Because the Federal Reserve and other central banks held them artificially low to “stimulate” the global economy.

Paper losses don’t really matter in practice. But problems arise if a bank becomes strapped for cash and needs to liquidate those assets to raise capital. Many banks are currently balanced on that precipice.

As of March, the banking sector was buried under some $620 billion in unrealized losses on securities at the end of last year, according to the Federal Deposit Insurance Corp. That means SVC, Signature Bank and First Republic Bank failures were just the tip of the iceberg. A report by the Wall Street Journal cited a study from Stanford and Columbia Universities that found 186 US banks were in distress last spring.

That number has likely grown.

Based on the number of banks issuing their own bonds to raise capital, it appears many American banks face a money crunch. For the time being, the market is absorbing the bond issuance. But what happens if the bond market tanks further? Keep in mind, the US Treasury is also flooding the market with paper. We’re seeing the upward pressure on interest rates. That means banks are increasing their interest expense.  Any unforeseen event could tip these banks into crisis mode. If they are forced to sell the devalued bonds to raise cash, it could send them over the edge just like it did SVB.

To this point, the Federal Reserve and the US government managed to paper over the problem with a bailout program.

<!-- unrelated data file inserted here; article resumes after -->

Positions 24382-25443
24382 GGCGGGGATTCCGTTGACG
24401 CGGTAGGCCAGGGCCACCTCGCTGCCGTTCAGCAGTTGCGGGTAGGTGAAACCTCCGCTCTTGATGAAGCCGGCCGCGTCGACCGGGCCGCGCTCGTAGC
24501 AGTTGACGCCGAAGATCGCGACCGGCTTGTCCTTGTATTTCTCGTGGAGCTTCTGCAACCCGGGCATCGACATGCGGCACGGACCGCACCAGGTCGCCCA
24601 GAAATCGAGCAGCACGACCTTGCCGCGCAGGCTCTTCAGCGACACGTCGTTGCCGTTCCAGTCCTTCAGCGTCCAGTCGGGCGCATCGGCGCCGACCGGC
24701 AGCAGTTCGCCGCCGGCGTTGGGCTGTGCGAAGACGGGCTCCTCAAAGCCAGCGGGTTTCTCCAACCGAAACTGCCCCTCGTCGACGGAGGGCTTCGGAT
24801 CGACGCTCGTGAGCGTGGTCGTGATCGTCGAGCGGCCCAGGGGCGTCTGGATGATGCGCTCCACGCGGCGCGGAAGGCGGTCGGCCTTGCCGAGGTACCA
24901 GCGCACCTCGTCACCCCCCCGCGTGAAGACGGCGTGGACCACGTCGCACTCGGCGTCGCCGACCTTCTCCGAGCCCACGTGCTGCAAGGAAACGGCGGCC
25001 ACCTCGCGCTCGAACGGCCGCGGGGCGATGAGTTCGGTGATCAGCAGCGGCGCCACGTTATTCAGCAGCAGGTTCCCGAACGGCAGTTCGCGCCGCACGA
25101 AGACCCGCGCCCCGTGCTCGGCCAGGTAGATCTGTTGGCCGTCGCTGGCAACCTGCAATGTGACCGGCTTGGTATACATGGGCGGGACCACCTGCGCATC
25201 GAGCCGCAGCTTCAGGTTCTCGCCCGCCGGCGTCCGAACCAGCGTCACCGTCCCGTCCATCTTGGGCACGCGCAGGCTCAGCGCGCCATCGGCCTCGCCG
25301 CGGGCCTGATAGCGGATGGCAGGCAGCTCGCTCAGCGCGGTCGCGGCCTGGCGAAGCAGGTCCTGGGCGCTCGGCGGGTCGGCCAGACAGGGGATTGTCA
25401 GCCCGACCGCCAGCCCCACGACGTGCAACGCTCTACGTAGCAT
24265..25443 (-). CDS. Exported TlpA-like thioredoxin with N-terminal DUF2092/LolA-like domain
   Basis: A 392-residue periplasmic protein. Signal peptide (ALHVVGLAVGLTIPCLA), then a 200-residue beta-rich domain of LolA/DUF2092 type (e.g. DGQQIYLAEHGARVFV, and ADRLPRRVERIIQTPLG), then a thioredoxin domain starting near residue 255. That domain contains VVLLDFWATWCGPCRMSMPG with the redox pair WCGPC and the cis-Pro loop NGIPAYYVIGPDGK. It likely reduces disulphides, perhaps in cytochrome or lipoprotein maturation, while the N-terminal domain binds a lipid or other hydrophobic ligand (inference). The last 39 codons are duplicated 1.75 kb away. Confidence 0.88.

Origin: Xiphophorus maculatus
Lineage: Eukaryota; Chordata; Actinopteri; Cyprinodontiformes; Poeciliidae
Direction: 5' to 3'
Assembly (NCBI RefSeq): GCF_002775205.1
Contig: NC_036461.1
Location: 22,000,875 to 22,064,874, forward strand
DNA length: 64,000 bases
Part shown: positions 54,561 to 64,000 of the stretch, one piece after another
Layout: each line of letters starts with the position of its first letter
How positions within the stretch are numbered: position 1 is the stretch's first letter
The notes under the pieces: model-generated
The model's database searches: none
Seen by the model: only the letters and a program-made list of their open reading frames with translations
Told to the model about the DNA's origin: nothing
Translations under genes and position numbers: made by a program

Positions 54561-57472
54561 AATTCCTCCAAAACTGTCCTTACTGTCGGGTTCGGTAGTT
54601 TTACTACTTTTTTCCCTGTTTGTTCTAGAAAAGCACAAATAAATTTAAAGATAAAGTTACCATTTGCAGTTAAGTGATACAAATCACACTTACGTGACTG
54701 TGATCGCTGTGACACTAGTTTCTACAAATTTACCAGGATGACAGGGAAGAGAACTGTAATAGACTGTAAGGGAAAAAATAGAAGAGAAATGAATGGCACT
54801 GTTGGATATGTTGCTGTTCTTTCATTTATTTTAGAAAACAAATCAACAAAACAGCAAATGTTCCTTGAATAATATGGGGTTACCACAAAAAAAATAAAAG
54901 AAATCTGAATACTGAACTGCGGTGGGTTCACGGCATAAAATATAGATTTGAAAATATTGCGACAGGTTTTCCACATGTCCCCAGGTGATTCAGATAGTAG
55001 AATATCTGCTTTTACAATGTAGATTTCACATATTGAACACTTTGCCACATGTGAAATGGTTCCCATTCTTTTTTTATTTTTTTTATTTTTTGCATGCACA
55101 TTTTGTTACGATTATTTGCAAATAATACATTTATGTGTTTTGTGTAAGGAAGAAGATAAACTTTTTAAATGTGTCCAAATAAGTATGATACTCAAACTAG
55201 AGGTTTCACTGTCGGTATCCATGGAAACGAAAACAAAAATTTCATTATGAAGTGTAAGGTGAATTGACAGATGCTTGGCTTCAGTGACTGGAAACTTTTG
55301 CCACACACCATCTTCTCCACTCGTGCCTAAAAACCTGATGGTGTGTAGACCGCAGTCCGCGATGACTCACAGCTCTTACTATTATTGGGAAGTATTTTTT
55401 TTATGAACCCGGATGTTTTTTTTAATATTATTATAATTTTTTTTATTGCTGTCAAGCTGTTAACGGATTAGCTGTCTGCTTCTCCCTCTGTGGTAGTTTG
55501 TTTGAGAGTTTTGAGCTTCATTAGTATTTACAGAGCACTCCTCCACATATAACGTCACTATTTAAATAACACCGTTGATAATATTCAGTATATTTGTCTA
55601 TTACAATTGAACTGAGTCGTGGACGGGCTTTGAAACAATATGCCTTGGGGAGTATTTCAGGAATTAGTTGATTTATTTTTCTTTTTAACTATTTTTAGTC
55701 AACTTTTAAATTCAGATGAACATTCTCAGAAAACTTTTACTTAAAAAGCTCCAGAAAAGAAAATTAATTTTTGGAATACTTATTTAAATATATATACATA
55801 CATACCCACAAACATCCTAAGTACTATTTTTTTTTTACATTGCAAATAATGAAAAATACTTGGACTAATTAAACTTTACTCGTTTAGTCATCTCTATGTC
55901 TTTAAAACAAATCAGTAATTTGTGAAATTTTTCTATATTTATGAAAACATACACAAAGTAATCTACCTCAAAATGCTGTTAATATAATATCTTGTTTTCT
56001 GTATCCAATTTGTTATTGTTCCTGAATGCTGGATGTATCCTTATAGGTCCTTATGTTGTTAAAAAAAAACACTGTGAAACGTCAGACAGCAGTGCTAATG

The Bank Term Funding Program (BTFP) offers loans of up to one year in length to banks, savings associations, credit unions, and other eligible depository institutions pledging US Treasuries, agency debt and mortgage-backed securities, and other qualifying assets as collateral. Banks can borrow against their assets “at par” (face value).

As of July 12, the BTFP had over $100 billion in loans outstanding.

This is why Peter Schiff said the US economy is in the midst of a financial crisis worse than in 2008.

I have warned for years that the banks could start collapsing for the precise reason that they’re collapsing now. The Fed kept interest rates at zero for so long. That’s what allowed these financial institutions to load up on overpriced, low-yielding Treasuries, mortgage-backed securities, and other loans. Plus, US government auditors from the FDIC encouraged the banks to buy these long-term Treasuries and mortgage-backed securities because they gave them favorable accounting treatment. The banks didn’t have to mark them to market as long as they could pretend they would hold them to maturity. So, the whole house of cards was erected by the Fed and the US government.”

Banks may be able to weather this storm thanks to the Fed bailout. But it is just a matter of time before these high-interest rates break something else in the financial system or the economy. The US economy is programmed to run on easy money. What kind of damage the Fed has caused by taking that away remains to be seen.